She may also not realize that bottles of breastmilk don’t need to have more than a few ounces. She may be using the common formula method for calculating bottle size instead of just figuring on 1 ounce of milk per hour. She may be fresh back to work and looking at the huge 6 oz bottles that formula fed babies are getting and feeling like she can’t produce enough milk to feed her baby. Extra nutrition indeed. Well played, Enfamil.
Also, let’s not forget, breast pumps are available and, while not cheap, they’re far less expensive than formula. Only the briefest mention of that here, though, and only as a stepping stone to prepare a baby to receive formula.
We read several times in this article how Enfamil’s formula is “patterend after breastmilk.” They emphasize how “low” breastmilk is in Vitamin D (Uh, really?) and how great the DHA and ARA in formula are. There is so much wrong with this page that it’s hard to know where to start.
Let’s also have a peek at Enfamil’s kind-hearted tips for weaning your child entirely onto formula.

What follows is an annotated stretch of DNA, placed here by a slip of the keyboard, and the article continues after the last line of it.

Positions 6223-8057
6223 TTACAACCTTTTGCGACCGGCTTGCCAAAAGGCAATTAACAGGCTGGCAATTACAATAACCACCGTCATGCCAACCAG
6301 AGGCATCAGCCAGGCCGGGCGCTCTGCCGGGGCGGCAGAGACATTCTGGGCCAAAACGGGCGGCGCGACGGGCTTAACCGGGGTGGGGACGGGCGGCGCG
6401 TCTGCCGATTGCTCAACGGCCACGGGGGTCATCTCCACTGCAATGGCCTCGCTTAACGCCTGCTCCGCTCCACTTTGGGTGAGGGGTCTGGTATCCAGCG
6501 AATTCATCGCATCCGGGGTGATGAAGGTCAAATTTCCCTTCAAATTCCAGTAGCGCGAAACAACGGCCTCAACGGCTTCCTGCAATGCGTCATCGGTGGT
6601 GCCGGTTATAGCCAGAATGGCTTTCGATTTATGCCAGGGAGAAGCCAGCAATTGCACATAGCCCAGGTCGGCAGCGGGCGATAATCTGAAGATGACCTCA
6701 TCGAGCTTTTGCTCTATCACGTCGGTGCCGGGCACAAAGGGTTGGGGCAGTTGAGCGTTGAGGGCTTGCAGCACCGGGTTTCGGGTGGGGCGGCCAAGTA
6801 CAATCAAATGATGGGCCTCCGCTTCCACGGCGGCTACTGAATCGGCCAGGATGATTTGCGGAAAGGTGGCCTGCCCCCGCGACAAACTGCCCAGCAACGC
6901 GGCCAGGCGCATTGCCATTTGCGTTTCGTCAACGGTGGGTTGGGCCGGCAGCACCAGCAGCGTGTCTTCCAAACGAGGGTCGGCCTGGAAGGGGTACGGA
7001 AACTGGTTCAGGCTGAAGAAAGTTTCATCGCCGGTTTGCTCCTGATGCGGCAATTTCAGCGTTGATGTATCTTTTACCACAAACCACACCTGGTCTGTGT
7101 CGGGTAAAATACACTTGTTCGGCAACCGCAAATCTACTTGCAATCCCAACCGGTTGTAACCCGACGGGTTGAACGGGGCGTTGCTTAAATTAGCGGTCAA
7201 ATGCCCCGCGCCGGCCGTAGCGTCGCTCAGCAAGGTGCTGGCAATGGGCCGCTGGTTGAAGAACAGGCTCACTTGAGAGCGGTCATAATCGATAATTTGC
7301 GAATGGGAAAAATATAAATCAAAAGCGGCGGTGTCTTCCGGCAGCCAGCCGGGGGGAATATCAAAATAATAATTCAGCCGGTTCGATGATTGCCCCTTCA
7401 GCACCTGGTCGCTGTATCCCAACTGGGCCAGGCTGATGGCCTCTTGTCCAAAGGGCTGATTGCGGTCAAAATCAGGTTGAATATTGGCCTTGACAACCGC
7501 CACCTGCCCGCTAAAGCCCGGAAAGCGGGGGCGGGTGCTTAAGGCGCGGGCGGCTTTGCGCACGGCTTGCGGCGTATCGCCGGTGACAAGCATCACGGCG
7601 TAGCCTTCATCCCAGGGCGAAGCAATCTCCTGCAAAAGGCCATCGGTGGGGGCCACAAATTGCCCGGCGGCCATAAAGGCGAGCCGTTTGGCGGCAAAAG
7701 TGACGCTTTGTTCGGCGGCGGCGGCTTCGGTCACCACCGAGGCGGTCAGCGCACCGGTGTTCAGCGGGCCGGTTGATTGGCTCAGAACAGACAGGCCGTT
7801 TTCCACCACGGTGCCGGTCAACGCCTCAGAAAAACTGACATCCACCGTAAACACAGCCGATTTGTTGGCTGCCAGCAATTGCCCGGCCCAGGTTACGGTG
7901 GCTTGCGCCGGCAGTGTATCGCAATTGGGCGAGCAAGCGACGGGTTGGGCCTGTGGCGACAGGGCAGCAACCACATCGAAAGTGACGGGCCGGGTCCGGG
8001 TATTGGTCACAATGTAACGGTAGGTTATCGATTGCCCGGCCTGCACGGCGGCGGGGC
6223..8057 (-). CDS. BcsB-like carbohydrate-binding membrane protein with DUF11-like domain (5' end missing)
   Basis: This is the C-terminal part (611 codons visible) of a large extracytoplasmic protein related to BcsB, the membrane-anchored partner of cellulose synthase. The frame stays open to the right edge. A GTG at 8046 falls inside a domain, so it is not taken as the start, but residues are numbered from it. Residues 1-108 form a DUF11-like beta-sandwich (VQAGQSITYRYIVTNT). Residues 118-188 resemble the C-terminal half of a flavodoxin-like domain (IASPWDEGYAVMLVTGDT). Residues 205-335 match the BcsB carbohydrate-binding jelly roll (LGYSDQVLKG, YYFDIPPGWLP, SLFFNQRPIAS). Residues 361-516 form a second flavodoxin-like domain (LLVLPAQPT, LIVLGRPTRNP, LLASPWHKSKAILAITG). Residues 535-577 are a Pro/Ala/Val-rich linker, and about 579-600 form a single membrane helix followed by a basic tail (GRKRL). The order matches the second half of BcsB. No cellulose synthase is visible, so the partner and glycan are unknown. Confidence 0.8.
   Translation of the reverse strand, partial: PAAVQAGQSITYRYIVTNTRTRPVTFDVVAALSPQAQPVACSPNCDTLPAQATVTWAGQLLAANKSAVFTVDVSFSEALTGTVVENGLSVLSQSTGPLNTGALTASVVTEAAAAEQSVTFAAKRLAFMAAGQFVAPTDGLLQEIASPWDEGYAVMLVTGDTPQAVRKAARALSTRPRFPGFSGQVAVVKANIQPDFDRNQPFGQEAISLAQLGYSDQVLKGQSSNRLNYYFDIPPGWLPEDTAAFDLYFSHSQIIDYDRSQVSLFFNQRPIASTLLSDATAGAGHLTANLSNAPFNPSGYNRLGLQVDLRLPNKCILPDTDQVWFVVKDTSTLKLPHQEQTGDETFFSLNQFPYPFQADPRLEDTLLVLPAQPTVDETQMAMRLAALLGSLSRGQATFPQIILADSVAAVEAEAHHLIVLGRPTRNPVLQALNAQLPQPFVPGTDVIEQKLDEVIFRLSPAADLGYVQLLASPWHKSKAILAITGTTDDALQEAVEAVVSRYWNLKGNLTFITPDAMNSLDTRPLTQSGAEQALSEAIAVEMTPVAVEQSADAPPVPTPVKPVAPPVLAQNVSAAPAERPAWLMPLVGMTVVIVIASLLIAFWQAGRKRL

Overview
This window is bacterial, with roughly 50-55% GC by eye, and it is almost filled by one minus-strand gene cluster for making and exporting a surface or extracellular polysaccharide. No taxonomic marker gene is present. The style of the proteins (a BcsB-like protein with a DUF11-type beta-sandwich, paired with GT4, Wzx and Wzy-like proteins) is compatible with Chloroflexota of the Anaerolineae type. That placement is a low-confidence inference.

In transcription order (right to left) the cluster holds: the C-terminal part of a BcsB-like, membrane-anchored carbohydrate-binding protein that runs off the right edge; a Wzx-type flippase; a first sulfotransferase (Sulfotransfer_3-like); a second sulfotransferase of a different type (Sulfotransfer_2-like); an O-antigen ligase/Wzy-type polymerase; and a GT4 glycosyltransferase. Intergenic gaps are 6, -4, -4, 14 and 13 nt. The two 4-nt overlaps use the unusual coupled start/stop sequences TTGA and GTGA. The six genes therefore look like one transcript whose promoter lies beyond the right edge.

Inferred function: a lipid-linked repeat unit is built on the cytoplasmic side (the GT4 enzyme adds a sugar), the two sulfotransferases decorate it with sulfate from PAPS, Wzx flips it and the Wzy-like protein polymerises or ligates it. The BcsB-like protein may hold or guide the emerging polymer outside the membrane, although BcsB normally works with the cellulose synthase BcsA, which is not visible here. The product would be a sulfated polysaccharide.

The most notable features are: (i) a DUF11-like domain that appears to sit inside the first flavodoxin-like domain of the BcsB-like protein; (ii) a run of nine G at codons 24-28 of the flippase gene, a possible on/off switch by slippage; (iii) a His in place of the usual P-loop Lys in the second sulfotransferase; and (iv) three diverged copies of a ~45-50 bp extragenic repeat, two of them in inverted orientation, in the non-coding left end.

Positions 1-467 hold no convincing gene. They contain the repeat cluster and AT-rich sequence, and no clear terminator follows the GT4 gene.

Again, it starts bad right at the top:
1. Know when to say wean. Sometimes babies lose interest in breastfeeding on their own when things like walking steal their interest.
Okay, really? They say walking could steal their interest, but right around this time, many babies realize they’re no longer inside Mama’s womb. They become interested in the world around them. Then at four months, BAM! Distractibility hits. This is biologically normal. Every baby does this. It’s simply part of the natural course of breastfeeding. This doesn’t mean a baby is weaning.
Check out this article from Kellymom.com: Do babies under 12 months self-wean?
At no point does this article reference the WHO recommendations for breastfeeding duration:
Exclusive breastfeeding is recommended up to 6 months of age, with continued breastfeeding along with appropriate complementary foods up to two years of age or beyond.